Local heating at the insulin injection site by the use of the InsuPad is able to reduce post-prandial glucose excursion in daily life
|Professorship/Faculty:||Clinical Psychology and Psychotherapy|
|Author(s):||Hermanns, Norbert ; Kulzer, Bernhard ; Haak, Thomas|
|Corporate Body:||EASD 48th Annual Meeting, 01.-05. Oktober 2012, Berlin, Germany|
|Publisher Information:||Bamberg : OPUS|
|Year of publication:||2017|
|Source/Other editions:||Ursprünglich in: Diabetologia : organ of the European Association for the Study of Diabetes 55 (2012) Supplement 1, S423; PS-1032|
|Year of first publication:||2012|
|Licence:||German Act on Copyright|
Background and aims: The insulin action profiles of subcutaneously injected short acting insulin analogues are still slow compared to physiologically released human insulin. Thus, postprandial glucose excursions cannot be avoided. InsuPad is a medical device designed to accelerate insulin delivery crate by applying local heat at the insulin injection site. Whenever an insulin injection is given, the skin surface temperature is heated up locally to 38.5 C° for 30 minutes. This pilot-study examines the impact of the InsuPad use on postprandial glucose excursions after breakfast and dinner in daily life conditions.
Materials and methods: Insulin resistant diabetic patients were instructed to use the InsuPad when injecting bolus insulin prior to breakfast and dinner for one month and to measure their blood glucose at least five times per day (pre- and post-breakfast, pre-lunch and pre- and post-dinner). In the other study phase patients were instructed to maintain the same blood glucose measurement schedule for one month, without using the InsuPad. The order of the study phases was randomized. All blood glucose data were transmitted to a central computer using the DIASEND System. A valid pre-post-prandial measurement time difference was 75 - 135 minutes. An ANOVA, controlling for order of study phase, patient and meal (breakfast vs. dinner) was used to analyze the effect of the InsuPad on postprandial glucose excursions. In this study 10 diabetic patients took part (30% type 1 diabetes, age: 51.5 ±7.7 yrs., diabetes duration: 15.7 ± 7.7 yrs.; HbA1c: 8.2 ± 0.9%; bolus insulin dose: 51.7 ± 22.2 insulin units per day; total insulin dose 0.92 insulin units per kg).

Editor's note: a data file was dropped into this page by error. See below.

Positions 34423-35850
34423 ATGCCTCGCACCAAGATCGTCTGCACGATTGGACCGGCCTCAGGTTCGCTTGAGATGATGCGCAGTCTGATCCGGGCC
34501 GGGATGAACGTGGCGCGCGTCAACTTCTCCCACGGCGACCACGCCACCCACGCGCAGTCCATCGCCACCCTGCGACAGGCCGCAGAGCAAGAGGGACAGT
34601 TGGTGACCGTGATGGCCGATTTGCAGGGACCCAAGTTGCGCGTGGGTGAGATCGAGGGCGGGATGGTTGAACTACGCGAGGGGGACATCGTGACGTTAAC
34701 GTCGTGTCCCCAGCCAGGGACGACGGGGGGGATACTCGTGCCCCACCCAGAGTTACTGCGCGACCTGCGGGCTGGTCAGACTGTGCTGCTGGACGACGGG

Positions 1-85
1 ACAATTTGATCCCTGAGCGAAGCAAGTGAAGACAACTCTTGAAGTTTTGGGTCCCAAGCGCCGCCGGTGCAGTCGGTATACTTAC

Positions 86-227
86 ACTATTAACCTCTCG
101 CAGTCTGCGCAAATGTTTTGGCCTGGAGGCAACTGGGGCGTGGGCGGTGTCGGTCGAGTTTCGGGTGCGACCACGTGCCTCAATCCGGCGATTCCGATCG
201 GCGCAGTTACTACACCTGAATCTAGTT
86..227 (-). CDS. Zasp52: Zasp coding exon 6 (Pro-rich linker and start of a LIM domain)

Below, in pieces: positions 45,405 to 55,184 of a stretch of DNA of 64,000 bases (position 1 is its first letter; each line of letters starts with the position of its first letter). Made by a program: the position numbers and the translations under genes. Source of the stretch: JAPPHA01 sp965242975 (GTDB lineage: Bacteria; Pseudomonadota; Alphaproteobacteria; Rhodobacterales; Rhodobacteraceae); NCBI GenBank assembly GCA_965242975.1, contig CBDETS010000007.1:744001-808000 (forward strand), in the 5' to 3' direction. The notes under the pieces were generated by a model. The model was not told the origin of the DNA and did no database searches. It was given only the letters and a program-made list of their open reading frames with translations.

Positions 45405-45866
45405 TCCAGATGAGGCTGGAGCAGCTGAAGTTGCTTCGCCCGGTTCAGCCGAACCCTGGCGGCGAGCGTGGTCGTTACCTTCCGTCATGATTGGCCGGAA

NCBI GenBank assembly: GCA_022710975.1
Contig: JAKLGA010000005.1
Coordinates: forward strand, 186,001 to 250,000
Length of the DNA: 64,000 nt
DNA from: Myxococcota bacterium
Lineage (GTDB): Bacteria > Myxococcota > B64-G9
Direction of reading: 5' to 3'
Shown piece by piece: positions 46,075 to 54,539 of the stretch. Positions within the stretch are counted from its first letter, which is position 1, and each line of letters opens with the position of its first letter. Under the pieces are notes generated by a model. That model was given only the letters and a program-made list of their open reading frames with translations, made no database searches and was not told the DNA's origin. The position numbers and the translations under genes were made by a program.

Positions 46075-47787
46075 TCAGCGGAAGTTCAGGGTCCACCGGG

Results: Preprandial blood glucose levels were similar in the phase with (151.7 ±46.8 mg/dl) and without the InsuPad (148.5 ±38.6 mg/dl, p=.385). Postprandial glucose decreased by 0.05 ± 59.1 mg/dl, if InsuPad was used, whereas the postprandial glucose levels increased by 11.3 ± 56.3 mg/dl if the InsuPad was not used (p=.011). The number (283 vs. 257) and proportion of valid measurements (65.5% vs. 64.4%, p=.740) in the phase with and without InsuPad were highly comparable. The time differences between pre- and post-prandial glucose measurements were very similar in both study phases (102.7 ± 19.0 vs. 102.3 ± 15.6 minutes with and without InsuPad, p=.777). The overall glycaemic control (mean total blood glucose values) was significantly lower when using the InsuPad compared to the no-use-phase (149.7 ± 54.5 mg/dl vs. 158.7 ±57.7 mg/dl; p=.016). The percentage of hypoglycaemic (< 60 mg/dl) or hyperglycaemic values (> 300 mg/dl) was slightly decreased when using the InsuPad, but the difference was not statistically significant (% hypoglycaemic values 1.5% vs. 1.8%, p=.496; % hyperglycaemic values 1.6% vs. 2.1%, p=.250).
Conclusion: This pilot-study indicates that local heating of the insulin injection site in insulin resistant diabetic patients by using the InsuPad is able to reduce post-prandial blood glucose excursions as well as mean daily glucose values significantly in daily life conditions. Safety parameters like the prevalence of hypoglycaemic and hyperglycaemic glucose measurements were not affected by the use of InsuPad.
|Year of publication:||24. March 2017|